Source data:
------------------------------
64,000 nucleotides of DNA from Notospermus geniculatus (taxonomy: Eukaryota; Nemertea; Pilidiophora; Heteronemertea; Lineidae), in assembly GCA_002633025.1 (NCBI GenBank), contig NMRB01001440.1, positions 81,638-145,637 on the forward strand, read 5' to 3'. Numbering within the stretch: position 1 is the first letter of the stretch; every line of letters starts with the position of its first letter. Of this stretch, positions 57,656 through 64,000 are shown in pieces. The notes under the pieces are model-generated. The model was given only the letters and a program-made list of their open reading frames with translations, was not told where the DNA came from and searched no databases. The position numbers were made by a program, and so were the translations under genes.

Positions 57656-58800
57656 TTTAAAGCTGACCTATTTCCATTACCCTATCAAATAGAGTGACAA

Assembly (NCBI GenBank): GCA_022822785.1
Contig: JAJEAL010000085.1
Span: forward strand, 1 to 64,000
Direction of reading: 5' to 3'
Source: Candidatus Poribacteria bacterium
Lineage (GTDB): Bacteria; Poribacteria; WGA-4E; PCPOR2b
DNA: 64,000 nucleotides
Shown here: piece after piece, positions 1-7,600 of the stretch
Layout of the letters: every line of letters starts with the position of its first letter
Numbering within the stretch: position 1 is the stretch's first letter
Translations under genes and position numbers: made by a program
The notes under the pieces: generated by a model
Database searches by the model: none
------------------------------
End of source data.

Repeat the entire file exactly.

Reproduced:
64,000 nucleotides of DNA from Notospermus geniculatus (taxonomy: Eukaryota; Nemertea; Pilidiophora; Heteronemertea; Lineidae), in assembly GCA_002633025.1 (NCBI GenBank), contig NMRB01001440.1, positions 81,638-145,637 on the forward strand, read 5' to 3'. Numbering within the stretch: position 1 is the first letter of the stretch; every line of letters starts with the position of its first letter. Of this stretch, positions 57,656 through 64,000 are shown in pieces. The notes under the pieces are model-generated. The model was given only the letters and a program-made list of their open reading frames with translations, was not told where the DNA came from and searched no databases. The position numbers were made by a program, and so were the translations under genes.

Positions 57656-58800
57656 TTTAAAGCTGACCTATTTCCATTACCCTATCAAATAGAGTGACAA

Assembly (NCBI GenBank): GCA_022822785.1
Contig: JAJEAL010000085.1
Span: forward strand, 1 to 64,000
Direction of reading: 5' to 3'
Source: Candidatus Poribacteria bacterium
Lineage (GTDB): Bacteria; Poribacteria; WGA-4E; PCPOR2b
DNA: 64,000 nucleotides
Shown here: piece after piece, positions 1-7,600 of the stretch
Layout of the letters: every line of letters starts with the position of its first letter
Numbering within the stretch: position 1 is the stretch's first letter
Translations under genes and position numbers: made by a program
The notes under the pieces: generated by a model
Database searches by the model: none